A Closer Look At Apple’s New San Francisco Fonts
With the release of iOS 9, Apple has changed the system font of their mobile of from Helvetica Neue to San Francisco.
The Apple-designed fonts have already made an appearance in watchOS on the Apple Watch. The new San Francisco fonts are now standard across Apple’s platforms: iOS, Mac OS X, and watchOS.
According to a post on Medium by Akinori Machino, Apple switched to this new font because Helvetica is weak in small font sizes. As you can see from the image above, Helvetica becomes much harder to read when you decrease size partly because the spacing between each letter is minimal.
Several designers have claimed that Apple developed San Francisco fonts in order to make small size text on the Apple Watch more legible. However, the San Francisco fonts for iOS / OS X are not the same as those on the Apple Watch.
On iOS and OS X Apple uses the font family named “SF” and on the Apple Watch the company elected to use “SF Compact.” The difference between the two is clear in round shaped letters like ‘o’ and ‘e’. By giving more margins between letters in SF Compact, Apple achieves a high legibility on small devices like Apple Watch.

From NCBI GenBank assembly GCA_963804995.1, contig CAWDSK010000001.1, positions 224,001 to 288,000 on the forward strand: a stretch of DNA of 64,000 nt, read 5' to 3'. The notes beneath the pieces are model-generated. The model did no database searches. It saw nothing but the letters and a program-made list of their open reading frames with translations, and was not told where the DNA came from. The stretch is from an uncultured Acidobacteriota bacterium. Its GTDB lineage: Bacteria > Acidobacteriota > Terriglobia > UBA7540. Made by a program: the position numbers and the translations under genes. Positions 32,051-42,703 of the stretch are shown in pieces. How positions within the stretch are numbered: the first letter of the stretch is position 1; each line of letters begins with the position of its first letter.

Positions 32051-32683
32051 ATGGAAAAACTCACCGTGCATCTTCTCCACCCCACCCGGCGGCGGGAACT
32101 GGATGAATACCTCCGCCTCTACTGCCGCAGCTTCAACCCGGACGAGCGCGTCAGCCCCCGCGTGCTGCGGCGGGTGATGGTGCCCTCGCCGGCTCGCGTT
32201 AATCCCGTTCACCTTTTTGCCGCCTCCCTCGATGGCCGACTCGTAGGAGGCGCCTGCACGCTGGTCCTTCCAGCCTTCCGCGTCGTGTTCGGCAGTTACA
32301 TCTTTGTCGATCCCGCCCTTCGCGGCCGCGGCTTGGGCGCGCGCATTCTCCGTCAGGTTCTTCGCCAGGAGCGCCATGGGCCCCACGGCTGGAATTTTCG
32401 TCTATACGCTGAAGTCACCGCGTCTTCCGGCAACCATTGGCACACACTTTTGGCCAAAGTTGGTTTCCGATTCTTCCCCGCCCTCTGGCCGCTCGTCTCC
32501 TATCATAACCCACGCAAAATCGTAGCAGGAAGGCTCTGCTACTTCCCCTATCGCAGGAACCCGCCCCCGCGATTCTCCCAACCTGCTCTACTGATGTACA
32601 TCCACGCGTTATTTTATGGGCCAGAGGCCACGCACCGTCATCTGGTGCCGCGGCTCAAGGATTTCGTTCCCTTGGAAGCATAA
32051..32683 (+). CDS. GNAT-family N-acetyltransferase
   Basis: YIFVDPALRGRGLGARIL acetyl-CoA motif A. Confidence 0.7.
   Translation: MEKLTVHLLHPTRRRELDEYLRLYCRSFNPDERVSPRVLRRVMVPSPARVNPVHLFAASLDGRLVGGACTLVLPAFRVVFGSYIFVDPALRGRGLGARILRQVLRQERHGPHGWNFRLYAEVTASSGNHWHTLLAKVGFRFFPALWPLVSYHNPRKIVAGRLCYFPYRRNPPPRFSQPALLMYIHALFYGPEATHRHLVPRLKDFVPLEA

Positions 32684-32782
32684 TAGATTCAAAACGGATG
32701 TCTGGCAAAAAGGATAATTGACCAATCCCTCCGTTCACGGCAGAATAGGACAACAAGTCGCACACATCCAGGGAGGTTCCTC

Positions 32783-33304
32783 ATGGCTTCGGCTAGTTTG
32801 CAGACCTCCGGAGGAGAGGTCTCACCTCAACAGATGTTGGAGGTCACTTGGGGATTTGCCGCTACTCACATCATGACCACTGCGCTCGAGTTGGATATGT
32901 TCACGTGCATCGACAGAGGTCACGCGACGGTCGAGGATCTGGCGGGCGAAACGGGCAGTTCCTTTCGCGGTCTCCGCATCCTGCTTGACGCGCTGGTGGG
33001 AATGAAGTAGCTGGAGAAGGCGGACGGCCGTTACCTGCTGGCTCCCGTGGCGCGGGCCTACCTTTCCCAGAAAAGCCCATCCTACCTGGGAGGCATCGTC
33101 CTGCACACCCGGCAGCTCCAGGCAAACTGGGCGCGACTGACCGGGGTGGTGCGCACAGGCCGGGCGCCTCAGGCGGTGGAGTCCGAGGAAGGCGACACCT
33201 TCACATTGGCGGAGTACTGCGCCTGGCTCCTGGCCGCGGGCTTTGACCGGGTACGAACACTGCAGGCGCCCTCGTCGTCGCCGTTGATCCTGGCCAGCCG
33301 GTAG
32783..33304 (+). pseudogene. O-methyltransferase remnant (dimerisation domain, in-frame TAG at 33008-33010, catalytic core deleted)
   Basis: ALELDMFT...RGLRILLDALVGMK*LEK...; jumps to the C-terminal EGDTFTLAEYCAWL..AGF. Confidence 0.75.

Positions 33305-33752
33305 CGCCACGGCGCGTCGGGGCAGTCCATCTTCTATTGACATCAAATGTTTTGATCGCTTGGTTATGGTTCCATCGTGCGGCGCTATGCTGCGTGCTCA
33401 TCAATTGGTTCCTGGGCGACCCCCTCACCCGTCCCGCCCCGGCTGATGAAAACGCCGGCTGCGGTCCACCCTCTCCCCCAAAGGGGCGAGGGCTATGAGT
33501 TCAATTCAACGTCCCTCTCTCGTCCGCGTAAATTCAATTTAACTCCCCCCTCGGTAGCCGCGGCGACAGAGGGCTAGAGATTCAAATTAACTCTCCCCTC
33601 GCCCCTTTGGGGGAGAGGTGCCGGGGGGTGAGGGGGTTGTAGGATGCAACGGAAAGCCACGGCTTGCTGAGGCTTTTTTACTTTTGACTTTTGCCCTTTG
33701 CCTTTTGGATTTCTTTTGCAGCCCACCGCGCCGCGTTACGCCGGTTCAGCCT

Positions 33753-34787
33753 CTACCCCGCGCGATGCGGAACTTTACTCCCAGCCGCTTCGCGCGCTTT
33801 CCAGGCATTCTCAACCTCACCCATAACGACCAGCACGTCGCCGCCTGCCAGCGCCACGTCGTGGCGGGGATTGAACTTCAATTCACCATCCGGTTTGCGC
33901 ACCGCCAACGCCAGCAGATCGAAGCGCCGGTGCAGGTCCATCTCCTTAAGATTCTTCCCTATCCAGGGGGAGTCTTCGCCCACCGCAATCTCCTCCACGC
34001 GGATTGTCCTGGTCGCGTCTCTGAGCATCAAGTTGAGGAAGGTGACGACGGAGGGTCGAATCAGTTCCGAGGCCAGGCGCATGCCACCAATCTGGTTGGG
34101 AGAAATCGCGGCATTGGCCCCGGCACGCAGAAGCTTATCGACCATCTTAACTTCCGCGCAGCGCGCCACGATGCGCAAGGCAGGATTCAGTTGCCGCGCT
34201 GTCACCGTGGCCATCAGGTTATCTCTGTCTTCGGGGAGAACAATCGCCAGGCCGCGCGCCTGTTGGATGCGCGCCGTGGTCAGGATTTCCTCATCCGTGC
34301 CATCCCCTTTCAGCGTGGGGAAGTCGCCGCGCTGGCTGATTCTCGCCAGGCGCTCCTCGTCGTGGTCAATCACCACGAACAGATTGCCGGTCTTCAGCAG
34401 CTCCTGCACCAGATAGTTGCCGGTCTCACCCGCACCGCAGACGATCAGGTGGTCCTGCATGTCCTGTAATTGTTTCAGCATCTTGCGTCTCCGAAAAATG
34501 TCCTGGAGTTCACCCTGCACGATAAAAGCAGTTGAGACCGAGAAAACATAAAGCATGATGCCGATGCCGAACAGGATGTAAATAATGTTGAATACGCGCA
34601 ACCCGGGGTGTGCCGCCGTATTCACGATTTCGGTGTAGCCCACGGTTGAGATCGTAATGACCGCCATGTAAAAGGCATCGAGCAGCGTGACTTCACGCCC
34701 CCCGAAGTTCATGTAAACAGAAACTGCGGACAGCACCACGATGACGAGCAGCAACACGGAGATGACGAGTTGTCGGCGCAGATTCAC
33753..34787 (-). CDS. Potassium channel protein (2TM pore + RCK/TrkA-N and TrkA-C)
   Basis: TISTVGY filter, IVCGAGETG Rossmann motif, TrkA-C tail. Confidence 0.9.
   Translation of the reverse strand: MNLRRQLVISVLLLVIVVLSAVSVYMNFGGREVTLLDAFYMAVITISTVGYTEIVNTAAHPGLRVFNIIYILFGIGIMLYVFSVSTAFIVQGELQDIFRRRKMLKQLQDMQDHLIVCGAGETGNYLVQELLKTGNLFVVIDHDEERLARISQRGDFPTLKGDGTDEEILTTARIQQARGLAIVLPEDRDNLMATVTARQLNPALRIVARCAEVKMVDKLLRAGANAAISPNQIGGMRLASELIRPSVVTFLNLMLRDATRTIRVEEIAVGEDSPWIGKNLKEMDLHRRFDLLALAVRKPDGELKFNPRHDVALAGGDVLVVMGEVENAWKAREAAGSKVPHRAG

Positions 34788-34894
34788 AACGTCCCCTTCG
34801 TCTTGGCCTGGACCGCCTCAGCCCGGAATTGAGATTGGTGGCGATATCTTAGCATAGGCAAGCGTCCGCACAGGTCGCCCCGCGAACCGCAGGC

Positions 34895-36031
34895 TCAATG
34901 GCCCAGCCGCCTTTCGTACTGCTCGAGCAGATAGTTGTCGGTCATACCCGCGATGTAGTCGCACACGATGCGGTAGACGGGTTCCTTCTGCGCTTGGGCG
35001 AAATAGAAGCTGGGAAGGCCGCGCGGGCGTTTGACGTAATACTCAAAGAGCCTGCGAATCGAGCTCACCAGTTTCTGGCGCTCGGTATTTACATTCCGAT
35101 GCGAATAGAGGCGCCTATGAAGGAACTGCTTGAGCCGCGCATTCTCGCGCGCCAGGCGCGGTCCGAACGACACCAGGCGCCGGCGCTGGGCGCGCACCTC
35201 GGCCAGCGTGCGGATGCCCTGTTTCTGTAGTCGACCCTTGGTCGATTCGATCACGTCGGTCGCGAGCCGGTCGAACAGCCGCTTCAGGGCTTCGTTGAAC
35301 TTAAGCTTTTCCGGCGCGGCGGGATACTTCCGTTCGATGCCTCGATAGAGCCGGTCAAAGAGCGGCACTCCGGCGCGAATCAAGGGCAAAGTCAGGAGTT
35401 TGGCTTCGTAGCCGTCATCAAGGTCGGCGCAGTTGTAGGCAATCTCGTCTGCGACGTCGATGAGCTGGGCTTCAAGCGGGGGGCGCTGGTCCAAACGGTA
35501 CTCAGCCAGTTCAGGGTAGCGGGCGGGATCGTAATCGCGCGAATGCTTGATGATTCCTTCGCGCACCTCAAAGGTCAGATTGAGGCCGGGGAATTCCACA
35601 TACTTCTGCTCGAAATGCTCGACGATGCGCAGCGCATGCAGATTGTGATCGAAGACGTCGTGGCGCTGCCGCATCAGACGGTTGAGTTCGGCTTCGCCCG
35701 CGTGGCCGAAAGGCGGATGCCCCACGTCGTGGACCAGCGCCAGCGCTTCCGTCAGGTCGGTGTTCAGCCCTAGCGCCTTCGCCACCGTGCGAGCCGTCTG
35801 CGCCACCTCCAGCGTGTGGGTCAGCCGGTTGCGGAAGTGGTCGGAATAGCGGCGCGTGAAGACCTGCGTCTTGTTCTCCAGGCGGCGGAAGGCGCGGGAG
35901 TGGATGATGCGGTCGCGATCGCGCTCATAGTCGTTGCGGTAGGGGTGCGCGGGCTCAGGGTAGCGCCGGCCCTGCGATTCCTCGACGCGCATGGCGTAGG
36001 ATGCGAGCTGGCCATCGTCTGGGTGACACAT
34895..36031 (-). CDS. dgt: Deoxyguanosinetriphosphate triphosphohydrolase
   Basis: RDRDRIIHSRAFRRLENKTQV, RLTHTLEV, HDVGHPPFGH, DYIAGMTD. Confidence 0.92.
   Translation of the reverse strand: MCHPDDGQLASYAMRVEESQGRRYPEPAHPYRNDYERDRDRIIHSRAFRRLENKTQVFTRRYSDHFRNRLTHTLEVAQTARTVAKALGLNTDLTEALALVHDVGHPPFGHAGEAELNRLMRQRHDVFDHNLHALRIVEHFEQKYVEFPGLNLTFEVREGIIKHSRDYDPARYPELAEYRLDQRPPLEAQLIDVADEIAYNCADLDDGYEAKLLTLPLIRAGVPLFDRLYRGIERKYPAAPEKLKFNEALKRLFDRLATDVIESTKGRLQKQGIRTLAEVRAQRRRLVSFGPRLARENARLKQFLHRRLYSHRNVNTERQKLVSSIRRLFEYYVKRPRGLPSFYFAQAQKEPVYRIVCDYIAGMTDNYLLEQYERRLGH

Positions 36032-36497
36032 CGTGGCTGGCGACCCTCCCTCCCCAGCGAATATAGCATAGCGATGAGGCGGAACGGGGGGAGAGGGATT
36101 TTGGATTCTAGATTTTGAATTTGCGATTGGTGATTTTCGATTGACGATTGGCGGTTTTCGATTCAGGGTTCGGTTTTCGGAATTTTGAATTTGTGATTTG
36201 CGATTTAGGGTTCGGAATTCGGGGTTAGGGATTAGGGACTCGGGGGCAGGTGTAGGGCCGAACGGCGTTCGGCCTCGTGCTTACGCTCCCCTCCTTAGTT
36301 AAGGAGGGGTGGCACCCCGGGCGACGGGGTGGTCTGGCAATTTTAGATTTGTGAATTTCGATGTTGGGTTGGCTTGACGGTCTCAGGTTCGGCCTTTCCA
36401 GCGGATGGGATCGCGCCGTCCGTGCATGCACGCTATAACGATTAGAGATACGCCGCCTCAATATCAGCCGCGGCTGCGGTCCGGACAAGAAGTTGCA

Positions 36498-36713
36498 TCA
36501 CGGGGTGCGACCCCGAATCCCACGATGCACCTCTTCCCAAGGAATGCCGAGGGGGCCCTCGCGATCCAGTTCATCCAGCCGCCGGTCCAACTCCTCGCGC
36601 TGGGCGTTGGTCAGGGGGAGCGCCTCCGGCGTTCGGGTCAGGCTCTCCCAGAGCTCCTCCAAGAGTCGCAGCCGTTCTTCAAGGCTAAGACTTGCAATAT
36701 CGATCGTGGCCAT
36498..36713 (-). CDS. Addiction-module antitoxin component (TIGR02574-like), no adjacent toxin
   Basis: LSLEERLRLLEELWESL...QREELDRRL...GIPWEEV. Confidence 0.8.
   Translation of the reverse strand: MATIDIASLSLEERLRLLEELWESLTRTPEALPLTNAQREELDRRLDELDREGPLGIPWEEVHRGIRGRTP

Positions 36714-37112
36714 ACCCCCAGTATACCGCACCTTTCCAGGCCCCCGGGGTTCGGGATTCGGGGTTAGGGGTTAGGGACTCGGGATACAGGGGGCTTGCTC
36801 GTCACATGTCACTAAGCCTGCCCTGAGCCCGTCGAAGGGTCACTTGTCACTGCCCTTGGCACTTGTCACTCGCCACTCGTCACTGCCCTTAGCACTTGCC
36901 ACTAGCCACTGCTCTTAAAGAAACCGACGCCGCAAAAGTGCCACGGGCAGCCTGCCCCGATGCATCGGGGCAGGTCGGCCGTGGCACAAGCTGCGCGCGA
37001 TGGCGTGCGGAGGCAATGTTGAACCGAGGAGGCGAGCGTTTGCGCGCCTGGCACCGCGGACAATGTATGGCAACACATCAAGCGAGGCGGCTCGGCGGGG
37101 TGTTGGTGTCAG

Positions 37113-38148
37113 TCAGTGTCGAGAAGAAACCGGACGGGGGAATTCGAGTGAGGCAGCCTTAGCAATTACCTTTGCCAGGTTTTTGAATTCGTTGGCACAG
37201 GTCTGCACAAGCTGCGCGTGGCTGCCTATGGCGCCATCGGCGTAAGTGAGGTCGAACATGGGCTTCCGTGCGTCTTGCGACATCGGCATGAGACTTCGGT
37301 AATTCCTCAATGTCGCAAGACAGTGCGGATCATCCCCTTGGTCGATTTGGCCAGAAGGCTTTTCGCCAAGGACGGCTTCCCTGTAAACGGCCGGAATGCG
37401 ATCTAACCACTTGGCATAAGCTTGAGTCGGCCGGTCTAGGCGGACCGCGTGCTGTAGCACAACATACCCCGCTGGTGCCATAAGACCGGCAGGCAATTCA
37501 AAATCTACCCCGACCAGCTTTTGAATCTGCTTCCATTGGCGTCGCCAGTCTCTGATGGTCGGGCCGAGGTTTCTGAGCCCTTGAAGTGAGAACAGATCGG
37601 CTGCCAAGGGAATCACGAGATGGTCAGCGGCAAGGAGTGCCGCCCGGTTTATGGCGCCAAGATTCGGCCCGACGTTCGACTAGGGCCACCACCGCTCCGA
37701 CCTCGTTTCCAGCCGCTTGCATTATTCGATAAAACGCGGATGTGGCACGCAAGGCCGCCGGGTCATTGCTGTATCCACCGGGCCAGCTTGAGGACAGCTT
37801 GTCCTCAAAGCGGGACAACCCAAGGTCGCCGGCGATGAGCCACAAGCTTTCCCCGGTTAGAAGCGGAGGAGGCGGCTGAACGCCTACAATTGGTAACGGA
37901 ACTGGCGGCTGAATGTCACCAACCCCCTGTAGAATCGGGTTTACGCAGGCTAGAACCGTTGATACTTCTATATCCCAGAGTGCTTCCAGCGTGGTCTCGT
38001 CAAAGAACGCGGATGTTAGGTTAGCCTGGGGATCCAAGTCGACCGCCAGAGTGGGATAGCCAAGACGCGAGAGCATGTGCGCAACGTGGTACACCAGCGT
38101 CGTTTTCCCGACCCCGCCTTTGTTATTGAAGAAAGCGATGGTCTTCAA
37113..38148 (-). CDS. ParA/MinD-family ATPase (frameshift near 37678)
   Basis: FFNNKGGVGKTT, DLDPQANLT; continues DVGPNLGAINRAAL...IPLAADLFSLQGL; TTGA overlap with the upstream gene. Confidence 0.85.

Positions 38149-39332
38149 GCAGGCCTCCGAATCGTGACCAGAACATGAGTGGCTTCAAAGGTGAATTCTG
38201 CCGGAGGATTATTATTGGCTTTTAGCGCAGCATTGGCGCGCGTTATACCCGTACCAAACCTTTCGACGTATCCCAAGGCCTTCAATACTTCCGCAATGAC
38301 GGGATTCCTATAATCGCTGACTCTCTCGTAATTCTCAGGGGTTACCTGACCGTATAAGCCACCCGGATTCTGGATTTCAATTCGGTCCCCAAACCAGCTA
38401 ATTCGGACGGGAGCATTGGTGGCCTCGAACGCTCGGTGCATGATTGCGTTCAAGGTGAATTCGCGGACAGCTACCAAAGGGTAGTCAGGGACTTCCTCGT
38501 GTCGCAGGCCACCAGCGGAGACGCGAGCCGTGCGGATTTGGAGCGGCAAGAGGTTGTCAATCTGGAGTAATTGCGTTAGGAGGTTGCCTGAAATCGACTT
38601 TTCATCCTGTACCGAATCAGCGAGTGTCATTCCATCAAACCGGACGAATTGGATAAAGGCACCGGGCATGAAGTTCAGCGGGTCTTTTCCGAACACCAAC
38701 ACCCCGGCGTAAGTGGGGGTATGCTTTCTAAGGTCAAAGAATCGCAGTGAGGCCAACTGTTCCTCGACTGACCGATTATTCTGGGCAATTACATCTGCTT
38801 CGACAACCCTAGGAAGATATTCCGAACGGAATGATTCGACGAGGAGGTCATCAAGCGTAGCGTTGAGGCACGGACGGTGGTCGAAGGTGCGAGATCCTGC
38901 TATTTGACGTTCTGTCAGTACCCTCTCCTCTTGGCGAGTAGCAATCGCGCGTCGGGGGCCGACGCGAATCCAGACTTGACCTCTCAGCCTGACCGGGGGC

“Helvetica, which was replaced by San Francisco fonts, was created in Switzerland in 1957, when there were no digital devices. Helvetica is widely used by many companies as the corporate type even now, and no doubt it will be used in the future as a great classic font.
San Francisco, on the other hand, is a modern font. It will change the typefaces dynamically according to the context. It is a kind of “Digital Native” fonts for the digital age.”
A great hidden feature of San Francisco is the way it dynamically optimizes the typeface. Apple has created the font so that it will automatically switch between Display (larger fonts) and Text (smaller fonts) after the 20pt boundary.